The article by Lee et al., “Privacy-Preserving Neural Networks for Smart Manufacturing,” presents a novel technique—Mosaic Neuron Perturbation (MNP)—to preserve latent information in the framework of the AI model, ensuring differential privacy requirements while mitigating the risk of model inversion attacks. MNP is flexible to implement into AI models, enabling a trade-off between model performance and robustness against cyberattacks while being highly scalable for large-scale computing. The MNP technique is then demonstrated in an experiment where real-world manufacturing data are collected from a computer numerical control turning process, showing a significant improvement in the prevention of inversion attacks while maintaining high prediction performance.

The article by Shi et al., “Sensor Data Protection through Integration of Blockchain and Camouflaged Encryption in Cyber-Physical Manufacturing Systems,” proposes an integrative blockchain-enabled data protection method by leveraging camouflaged asymmetry encryption. The goal is to develop an effective approach to protecting data from cyberattacks so that the cyber-physical security of the manufacturing systems could be assured in the cyber-enabled environment. A real-world case study that protects the cyber-physical security of collected sensor data in additive manufacturing is presented to demonstrate the effectiveness of the proposed method. The results demonstrate that malicious tampering could be detected in a relatively short time (less than 0.05 ms), and the risk of unauthorized data access is significantly reduced as well.

The article by ElSayed and Panchal, “Information Embedding in Additively Manufactured Parts through Printing Speed Control,” demonstrates an approach to embed and retrieve information in AM parts by controlling the printing process parameters. The approach leverages variations in printing speed to encode information on the surface of AM parts. The retrieved data (via optical imaging techniques) are processed using computer vision techniques such as morphological segmentation and binary classification. A characterization is conducted to understand the impact of variations in the encoding parameters on the information retrieval accuracy. The advantages are demonstrated via experiments showcasing high accuracy in classifying bits, and retrieval of complete encoded messages, while successfully distinguishing subtle surface features resulting from varying printing speeds.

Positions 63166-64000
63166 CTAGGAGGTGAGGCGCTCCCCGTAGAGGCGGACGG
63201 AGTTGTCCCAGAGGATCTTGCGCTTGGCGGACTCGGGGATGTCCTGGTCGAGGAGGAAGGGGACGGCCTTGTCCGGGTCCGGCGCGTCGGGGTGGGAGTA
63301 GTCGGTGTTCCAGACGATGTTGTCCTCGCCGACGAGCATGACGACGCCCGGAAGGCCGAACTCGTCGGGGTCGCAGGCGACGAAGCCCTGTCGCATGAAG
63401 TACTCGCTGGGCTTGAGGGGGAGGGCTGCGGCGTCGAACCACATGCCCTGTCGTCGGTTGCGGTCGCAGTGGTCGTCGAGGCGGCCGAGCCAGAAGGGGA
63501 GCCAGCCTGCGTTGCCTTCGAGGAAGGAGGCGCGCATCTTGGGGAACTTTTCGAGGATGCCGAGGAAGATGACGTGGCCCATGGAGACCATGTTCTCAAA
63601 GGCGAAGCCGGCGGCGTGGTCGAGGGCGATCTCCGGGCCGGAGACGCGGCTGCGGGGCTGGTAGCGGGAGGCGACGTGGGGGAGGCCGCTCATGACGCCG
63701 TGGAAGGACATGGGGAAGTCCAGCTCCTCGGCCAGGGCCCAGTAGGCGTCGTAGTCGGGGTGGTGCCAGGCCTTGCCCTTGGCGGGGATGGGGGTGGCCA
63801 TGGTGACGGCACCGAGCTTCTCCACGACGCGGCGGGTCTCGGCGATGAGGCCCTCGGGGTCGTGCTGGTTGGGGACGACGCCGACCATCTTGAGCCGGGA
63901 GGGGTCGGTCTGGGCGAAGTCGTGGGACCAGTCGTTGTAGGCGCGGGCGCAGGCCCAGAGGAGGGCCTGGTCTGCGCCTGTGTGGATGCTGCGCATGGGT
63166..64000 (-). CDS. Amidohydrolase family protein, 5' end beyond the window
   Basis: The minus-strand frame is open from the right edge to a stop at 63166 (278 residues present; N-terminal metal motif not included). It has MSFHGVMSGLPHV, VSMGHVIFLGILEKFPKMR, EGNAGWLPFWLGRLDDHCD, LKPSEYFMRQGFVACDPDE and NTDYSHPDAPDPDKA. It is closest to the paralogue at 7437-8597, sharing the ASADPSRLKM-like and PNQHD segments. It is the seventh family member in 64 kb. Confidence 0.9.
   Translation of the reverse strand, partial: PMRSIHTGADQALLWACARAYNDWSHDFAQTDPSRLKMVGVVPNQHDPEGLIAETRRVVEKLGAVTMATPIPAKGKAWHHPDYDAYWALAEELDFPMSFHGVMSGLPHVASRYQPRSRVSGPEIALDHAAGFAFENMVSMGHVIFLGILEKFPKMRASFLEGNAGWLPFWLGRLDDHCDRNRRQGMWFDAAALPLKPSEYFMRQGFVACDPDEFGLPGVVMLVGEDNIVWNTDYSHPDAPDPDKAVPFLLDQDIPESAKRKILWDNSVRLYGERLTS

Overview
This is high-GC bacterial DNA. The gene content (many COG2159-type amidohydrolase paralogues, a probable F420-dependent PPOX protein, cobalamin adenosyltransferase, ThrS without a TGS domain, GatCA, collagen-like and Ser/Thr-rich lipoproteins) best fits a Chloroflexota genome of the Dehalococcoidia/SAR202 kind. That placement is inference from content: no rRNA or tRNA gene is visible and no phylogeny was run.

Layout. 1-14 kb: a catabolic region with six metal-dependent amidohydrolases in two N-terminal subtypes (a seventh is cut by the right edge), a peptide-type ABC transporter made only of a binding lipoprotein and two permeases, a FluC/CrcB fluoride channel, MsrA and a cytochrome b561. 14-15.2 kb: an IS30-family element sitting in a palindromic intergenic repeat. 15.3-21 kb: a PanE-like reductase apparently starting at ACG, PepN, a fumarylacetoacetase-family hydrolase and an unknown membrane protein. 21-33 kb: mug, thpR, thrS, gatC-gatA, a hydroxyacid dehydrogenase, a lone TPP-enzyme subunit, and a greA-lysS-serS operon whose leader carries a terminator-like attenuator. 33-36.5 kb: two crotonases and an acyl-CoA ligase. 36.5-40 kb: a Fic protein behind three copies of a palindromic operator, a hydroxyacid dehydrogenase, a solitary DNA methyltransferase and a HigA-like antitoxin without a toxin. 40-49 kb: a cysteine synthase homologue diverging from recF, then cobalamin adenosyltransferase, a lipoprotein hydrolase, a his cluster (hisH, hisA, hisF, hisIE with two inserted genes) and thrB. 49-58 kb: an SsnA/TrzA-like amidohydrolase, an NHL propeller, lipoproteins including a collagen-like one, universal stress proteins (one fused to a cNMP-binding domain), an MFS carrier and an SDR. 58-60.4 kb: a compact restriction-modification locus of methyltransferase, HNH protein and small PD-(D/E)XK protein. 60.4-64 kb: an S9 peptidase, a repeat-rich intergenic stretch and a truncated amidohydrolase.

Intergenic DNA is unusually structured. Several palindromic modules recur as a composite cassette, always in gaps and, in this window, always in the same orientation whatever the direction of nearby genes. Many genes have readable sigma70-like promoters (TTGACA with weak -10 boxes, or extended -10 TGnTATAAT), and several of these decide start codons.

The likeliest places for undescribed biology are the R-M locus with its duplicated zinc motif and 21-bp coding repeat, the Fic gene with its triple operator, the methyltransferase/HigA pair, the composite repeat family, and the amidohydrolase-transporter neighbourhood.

The article by Kuo and Yang, “Federated Learning on Distributed and Encrypted Data for Smart Manufacturing,” introduces a privacy-preserving framework for enabling federated learning on encrypted data in smart manufacturing. The framework utilizes fully homomorphic encryption (FHE) to produce encrypted results from ciphertexts, preserving the mathematical operations' characteristics on plaintexts upon decryption. This approach maintains machine learning model performance while mitigating data breaches. The article showcases FHE's potential in smart manufacturing, reducing data breach risks and facilitating data sharing among parties to enhance machine learning modeling using shared data.